he got angry and drew his worn leather belt
From the loops of his grey, stained work trousers
To teach me a lesson.
Terrified, I ran upstairs to the big closet
and trembled behind coats and sweaters,
as heavily he came up the steps,
righteous anger ringing in his voice,
tears flowing down my cheeks;

when my big brother, teenage and strong,
called defiance to him and drew him down
into the back yard to fight him
and save me, angered by his

memory of so many other beatings,

determined to stop it now!

But facing his own father

he could not fight back, and

weeping, I watched my dad
pummel my brother’s defenseless face,
far worse than any beating
I would have gotten.

From kitchen window,
I screamed to them both
to stop!

That was when my father saw,
in the kitchen window’s glare
his own father’s angry eyes,
and felt his father’s fists

landing hard on his own face,
and he stopped and

embraced my brother.
 

 

Spring  
Seven years after my father died
my first child, my son, was born in spring,
and in the gleaming, sterile room
I first held him in my arms
as, with his impossibly wide, blue eyes
he calmy gazed right into my raw soul,
and I felt in a sudden rush of warmth,
a timeless love
and at last discovered
the reason for my life.

It was then
I understood my father.

In my son’s face I saw my own
and felt my father’s eyes gazing
in warm wonder on me
and I glowed with
unconditional love for my son.

(30 Jan 2011/11-2017)

Miserere

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i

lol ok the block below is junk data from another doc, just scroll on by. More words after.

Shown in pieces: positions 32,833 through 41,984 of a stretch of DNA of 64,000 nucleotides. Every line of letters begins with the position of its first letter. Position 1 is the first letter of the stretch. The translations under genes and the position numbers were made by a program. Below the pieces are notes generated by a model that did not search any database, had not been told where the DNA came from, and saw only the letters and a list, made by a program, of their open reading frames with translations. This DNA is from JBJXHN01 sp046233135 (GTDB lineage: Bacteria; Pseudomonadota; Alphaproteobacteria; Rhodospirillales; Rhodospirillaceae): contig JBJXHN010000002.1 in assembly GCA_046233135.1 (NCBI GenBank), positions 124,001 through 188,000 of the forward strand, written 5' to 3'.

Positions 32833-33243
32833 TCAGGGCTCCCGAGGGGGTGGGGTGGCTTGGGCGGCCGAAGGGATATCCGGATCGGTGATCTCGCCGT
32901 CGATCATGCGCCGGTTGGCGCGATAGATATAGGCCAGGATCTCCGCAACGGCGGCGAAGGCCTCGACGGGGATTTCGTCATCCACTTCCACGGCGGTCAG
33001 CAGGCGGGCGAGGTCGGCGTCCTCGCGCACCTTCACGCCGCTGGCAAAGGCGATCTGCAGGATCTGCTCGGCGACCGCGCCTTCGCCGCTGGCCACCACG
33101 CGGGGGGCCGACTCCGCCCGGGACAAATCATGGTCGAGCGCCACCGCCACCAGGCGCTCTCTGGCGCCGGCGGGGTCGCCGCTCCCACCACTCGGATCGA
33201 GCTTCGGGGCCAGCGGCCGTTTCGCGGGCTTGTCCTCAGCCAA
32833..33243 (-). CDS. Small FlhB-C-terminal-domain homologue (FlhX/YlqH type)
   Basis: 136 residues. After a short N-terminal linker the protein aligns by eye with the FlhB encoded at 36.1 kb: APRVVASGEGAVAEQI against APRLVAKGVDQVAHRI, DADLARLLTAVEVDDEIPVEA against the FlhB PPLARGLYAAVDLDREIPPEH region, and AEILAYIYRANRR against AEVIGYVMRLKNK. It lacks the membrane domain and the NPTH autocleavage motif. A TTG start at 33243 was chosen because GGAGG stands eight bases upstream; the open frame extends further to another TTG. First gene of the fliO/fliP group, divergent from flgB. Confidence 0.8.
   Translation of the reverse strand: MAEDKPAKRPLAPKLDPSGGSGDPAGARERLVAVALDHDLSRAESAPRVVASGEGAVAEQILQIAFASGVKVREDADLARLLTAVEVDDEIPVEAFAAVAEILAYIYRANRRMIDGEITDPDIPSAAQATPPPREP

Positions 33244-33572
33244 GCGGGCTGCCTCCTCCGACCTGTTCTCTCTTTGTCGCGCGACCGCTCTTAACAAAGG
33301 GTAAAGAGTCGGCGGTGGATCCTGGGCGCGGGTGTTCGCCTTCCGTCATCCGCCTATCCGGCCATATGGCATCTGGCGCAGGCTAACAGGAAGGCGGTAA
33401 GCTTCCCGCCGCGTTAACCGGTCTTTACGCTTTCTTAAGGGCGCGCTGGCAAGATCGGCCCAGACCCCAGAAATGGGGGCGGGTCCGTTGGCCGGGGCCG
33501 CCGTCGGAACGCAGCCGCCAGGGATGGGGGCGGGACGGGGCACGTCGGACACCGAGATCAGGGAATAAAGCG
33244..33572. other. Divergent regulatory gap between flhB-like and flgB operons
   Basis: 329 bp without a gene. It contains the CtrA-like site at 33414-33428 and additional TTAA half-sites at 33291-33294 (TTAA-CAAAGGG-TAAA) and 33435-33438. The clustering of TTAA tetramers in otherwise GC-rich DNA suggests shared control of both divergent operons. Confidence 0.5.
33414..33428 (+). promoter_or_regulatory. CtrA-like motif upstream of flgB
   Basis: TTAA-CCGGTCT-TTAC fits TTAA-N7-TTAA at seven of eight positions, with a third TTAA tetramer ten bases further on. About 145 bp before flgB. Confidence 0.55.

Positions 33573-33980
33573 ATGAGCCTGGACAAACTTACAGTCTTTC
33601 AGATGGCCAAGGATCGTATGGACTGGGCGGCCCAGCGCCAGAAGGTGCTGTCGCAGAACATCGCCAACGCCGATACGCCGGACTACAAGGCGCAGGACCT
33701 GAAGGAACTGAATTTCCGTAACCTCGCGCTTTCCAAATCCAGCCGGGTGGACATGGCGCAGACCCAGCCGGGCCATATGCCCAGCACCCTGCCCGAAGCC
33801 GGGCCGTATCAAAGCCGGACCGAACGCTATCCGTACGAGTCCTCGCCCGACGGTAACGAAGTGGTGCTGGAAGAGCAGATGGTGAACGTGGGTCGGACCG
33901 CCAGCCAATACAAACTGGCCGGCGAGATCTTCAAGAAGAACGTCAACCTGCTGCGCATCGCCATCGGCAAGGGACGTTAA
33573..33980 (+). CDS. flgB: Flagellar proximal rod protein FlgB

In October
golden days suddenly fly
as unexpected,
brutal
nights arise.

ii
You died last spring
when love seemed
to promise life
never ending.

iii
Thirty-one years before,
when I first held you,
your bright eyes
gazed on me
with wonder,
my son —
my love at first sight!

iv
But the cruelty of March
surpasses even winter’s rage.

I prayed for God’s mercy
On that bright, green day.
but bereft in my soul,
only bitter darkness
remains.

Alone

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Alone
on this 4th of July morning;
the sounds of sleep,
peace surrounds me.

Birds call, content
in the gentle, warm wind
of this summer day
dedicated to remembrance.

I can see you now
when I close my eyes.

I took you to the parade!

You were just two then,
clasping my hand
as the big firetrucks rolled by!

Amazed, smiling, happy.

Perhaps later today
I’ll find some flowers
red, and white, and blue
to cover your marker

to make you smile
and take my hand.

Transition

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The generals line-up, war-plans
in withered hands, ready to strike
the children.

But do not fear this transition!
For above the black clouds, know that He lingers,
Ready to strike!

Then will the blind see and the deaf hear.
Then will we leap for joy
As the mute break forth
In song!

Isaiah 35: 1-6A – 10.

(10 Dec 2016)

Lament for the Children of Syria

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“We must begin by frankly admitting that the first place in which to go looking for the world is not outside us but in ourselves. We are the world.” Thomas Merton

I do not seek you
where the children peer
into the burning night;

fire, false dawn
consumes their eyes,
rages through thin skin.

I do not know
where you go when
the gas softly flows
through the shelter;

have you left us here
in this veil of tears, fear-
full and alone?

Oh, where may I seek you
but in this green shade
of whitened bone

(1 October 2013)